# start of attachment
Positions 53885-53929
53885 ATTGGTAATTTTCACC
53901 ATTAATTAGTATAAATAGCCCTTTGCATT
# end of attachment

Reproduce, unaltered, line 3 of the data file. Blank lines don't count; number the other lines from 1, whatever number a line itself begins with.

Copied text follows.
53901 ATTAATTAGTATAAATAGCCCTTTGCATT